Increase in Probate Court Fees approved by House of Commons committee
A Statutory Instrument which will implement the UK government’s plans to bring in a new banded probate court fee system in England and Wales has been…
A Statutory Instrument which will implement the UK government’s plans to bring in a new banded probate court fee system in England and Wales has been narrowly approved by nine votes to eight following a House of Commons Delegated Legislation Committee vote.
Despite facing overwhelming opposition since it was first raised, the proposal to introduce probate fees which are linked to the value of the deceased’s estate is now looking more like a reality. The Statutory Instrument will now be put before the House of Commons, where it is likely to be approved.
The date for the House of Commons final vote has not yet been announced but the Minister responsible for the legislation, Lucy Frazer MP, has confirmed that the changes will be introduced in April 2019 and that guidance on how to pay fees will be published before the changes take effect. The actual date of implementation has not yet been confirmed.
This is a disappointing outcome for the numerous professional bodies, including STEP, with whom the majority of our Wills, Trusts and Estates (WTE) team hold membership. Serious concerns have been raised over the legality of the proposed changes given that the fees bear no correlation with the actual cost of providing the court service.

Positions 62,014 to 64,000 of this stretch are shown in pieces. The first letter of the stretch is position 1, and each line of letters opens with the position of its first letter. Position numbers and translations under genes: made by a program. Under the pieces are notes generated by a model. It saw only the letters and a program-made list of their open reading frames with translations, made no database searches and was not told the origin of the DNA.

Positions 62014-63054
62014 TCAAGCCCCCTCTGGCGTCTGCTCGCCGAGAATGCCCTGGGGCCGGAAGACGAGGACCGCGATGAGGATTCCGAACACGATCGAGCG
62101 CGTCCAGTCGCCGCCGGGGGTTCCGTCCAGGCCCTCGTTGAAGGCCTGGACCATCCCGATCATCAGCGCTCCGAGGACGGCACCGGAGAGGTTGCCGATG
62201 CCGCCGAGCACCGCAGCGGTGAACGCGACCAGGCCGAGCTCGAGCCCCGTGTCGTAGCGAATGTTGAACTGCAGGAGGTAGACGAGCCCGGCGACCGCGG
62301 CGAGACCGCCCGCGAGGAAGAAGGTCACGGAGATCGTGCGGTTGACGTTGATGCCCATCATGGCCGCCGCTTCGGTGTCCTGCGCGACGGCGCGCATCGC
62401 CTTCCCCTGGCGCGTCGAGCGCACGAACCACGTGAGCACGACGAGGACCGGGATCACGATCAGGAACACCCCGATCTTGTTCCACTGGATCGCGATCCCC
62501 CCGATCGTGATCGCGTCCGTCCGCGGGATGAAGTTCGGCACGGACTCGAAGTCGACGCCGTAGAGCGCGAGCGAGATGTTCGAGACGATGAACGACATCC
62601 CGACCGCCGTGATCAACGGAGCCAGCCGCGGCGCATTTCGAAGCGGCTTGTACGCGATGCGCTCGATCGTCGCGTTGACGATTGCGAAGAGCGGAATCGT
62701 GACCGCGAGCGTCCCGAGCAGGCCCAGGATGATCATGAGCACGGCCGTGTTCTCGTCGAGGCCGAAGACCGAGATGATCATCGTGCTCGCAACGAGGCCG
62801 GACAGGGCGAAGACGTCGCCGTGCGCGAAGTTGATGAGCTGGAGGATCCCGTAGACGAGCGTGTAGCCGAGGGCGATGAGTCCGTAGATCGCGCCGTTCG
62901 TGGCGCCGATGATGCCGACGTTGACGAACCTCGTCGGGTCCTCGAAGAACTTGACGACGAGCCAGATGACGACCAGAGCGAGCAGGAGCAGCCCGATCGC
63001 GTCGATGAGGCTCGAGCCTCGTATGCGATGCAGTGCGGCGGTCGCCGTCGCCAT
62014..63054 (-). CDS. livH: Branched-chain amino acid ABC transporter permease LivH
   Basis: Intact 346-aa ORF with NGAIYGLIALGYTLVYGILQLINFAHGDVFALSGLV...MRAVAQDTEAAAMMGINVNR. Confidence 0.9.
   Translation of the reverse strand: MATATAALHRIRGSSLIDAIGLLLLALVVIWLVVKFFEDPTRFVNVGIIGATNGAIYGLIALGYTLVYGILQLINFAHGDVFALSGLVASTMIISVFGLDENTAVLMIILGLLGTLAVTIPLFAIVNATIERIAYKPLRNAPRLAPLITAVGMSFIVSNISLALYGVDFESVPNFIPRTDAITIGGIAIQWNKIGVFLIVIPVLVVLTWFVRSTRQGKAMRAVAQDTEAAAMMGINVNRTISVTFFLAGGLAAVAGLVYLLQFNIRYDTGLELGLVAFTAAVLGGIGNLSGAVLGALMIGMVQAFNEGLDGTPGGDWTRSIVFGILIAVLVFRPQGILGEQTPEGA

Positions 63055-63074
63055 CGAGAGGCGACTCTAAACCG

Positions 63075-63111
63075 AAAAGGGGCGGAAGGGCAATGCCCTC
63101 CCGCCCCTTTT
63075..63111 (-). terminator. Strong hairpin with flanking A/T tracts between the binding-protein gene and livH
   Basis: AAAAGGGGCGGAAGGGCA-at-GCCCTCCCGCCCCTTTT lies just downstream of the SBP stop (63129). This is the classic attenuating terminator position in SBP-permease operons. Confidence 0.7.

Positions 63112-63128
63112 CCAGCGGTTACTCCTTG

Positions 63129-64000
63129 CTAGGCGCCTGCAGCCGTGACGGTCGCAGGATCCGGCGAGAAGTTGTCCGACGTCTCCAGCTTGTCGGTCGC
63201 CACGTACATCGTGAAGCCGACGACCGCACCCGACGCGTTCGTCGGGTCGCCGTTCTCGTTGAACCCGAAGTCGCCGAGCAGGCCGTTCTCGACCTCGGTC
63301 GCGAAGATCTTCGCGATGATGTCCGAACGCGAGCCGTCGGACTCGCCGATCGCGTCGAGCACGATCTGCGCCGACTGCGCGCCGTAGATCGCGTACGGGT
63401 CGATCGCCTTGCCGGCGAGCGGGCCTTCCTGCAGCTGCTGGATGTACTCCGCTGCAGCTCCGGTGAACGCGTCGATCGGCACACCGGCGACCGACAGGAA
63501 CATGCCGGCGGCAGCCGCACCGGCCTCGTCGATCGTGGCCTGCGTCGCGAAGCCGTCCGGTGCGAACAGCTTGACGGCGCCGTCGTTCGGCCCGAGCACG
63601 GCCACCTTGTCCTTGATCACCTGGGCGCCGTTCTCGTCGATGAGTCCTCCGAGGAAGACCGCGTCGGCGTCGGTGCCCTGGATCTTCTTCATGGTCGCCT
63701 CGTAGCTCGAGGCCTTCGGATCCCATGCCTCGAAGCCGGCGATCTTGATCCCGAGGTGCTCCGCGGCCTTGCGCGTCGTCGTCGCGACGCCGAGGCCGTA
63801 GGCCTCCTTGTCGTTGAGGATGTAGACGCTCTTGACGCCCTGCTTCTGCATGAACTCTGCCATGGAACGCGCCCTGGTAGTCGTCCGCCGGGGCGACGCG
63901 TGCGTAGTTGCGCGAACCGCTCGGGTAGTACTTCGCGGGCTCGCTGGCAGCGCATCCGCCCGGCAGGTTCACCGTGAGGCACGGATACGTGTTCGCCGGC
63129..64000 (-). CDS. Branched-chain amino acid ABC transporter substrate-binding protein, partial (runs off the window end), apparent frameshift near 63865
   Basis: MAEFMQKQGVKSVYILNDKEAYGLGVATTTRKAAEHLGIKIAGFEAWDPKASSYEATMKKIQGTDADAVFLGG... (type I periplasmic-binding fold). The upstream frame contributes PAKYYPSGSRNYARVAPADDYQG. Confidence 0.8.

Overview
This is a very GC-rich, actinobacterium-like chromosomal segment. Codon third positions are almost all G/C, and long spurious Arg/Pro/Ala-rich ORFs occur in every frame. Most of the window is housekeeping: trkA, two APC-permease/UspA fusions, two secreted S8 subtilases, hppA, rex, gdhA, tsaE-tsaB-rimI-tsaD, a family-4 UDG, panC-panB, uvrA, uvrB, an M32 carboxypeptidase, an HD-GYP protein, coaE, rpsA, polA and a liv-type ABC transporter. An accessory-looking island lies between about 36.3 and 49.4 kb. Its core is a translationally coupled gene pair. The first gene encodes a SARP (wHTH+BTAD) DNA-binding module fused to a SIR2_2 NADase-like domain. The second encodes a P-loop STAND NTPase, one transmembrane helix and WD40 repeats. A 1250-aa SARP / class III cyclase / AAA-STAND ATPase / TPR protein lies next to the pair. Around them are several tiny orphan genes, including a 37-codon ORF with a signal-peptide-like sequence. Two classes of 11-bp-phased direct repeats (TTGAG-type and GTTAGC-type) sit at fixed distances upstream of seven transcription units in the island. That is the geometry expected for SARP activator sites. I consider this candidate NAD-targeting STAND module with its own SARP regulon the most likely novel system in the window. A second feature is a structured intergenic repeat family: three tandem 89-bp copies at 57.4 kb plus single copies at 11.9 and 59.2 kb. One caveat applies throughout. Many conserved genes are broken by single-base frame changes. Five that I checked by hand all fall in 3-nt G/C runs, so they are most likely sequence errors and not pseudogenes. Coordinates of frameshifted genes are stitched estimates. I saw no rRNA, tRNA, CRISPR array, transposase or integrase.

Members of WTE team at Weightmans are taking care to advise our clients about the uncertainty over timing as we are concerned that the new fee structure may be introduced at short notice with immediate ramifications for our clients. It has yet to be seen whether the government will listen to calls from us and the wider professional membership at STEP to reduce the pressure on bereaved families by applying the new fees to the estates of people who die after the changes are introduced.
For professionals acting on behalf of Personal Representatives, the issue is undoubtedly going to be the reliance on third parties to provide the required information in time to submit applications.